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|Burn Burn Burn
dir Chanya Button
scr Charlie Covell
prd Chanya Button, Daniel-Konrad Cooper, Tim Phillips
with Laura Carmichael, Chloe Pirrie, Jack Farthing, Joe Dempsie, Alison Steadman, Julian Rhind-Tutt, Alice Lowe, Jane Asher, Nigel Planer, Sally Phillips, Eleanor Matsuura, Matthew Kelly
release US Jun.16 siff, UK 28.Oct.16
Hit the road: Pirie and Carmichael
|R E V I E W B Y R I C H C L I N E
With an intelligent, sensitive script and a gifted cast, this British comedy takes the audience on a journey that's darkly hilarious and profoundly moving. It's an extraordinary combination of brittle humour and resonant emotion, perfectly written and directed to avoid even a hint of sentimentality. And as the story zig-zags its way across Great Britain, it continually surprises the audience with its astute observations.
When their best pal Dan (Farthing) dies of cancer, Seph and Alex (Carmichael and Pirrie) receive a video message instructing them to sprinkle his ashes at four key places. This requires an epic road trip, which they're reluctant to embark on. Then Alex catches her girlfriend (Matsuura), while Seph clashes with her boss (Phillips) and her cloying nice-guy boyfriend (Dempsie). Needing an escape, they hit the road, heading to Glastonbury, then Cardiff, York and Ben Lomond in Scotland. Along the way, Dan's videos set each scene, bringing out dark truths they'd rather keep hidden.
This is a pointed exploration of how we protect secrets to avoid hurting our loved ones. Dan has the biggest one: he never told anyone he was dying. And now he is challenging both Seph and Alex to open up to each other in uncomfortable ways. But as painful as honesty can be, it's also cathartic. Meanwhile, their road trip is propelled by colourful scene-stealers including a deadpan tour guide (Lowe), a free-spirited new-age guru (Rhind-Tutt), an amateur actor (Kelly) and a geriatric hitchhiker (Steadman).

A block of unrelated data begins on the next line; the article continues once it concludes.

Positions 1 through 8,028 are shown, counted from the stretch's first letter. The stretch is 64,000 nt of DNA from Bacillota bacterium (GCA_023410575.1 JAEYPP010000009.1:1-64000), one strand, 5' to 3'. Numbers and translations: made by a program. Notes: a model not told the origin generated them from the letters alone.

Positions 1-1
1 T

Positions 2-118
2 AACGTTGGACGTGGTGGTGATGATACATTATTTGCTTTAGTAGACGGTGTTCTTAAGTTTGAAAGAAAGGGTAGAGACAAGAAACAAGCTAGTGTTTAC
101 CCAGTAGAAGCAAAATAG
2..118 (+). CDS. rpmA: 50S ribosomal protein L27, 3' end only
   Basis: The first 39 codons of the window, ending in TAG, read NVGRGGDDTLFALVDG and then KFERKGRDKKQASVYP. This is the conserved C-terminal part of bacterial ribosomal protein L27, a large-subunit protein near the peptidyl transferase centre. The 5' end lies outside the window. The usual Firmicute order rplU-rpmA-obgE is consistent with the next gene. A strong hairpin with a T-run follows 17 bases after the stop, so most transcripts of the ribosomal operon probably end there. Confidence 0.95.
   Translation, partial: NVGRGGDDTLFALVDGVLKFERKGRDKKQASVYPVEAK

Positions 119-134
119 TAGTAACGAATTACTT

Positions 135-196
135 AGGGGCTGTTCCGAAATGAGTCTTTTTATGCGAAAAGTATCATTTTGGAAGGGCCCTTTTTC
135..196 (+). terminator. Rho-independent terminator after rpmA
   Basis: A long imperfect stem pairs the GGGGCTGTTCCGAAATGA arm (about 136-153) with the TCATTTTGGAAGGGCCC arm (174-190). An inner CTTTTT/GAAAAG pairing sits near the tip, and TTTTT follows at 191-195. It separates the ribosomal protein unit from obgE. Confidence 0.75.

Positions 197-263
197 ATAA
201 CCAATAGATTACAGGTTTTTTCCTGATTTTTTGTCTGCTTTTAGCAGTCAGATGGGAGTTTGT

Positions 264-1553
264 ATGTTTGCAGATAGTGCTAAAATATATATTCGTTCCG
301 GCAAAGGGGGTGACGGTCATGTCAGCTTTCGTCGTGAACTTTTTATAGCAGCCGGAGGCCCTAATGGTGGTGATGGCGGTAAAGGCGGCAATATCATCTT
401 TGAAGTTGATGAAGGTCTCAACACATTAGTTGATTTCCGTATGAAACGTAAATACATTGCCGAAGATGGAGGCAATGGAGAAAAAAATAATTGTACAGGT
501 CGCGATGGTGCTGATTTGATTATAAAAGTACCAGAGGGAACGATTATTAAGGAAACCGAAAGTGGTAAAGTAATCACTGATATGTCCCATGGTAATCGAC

Carmichael and Pirrie make a superb duo, effortlessly conveying years of friendship that will clearly survive even the bleakest emotions. It's fascinating to see their distinct personalities blend and clash, especially regarding things that have gone unsaid between them. Both actresses bring these secrets to the surface with jagged individualism in scenes that are staged with absurd genius (Alex's big confession comes while she's standing in for an actor playing Jesus on the cross).
These women are both annoying and loveable, guided by director Button and writer Covell through an odyssey that surprisingly never feels forced, even in its wildest moments. The deeper emotions are continually undercut with sharp wit, while the stream of side characters distract us from the power of the central narrative. It's a fiercely clever little film that worms its way under the skin without us even realising it, then clobbers us with a series of bracing insights that leave us thinking about our lives in unexpected ways.
|R E A D E R R E V I E W S
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© 2016 by Rich Cline, Shadows on the Wall
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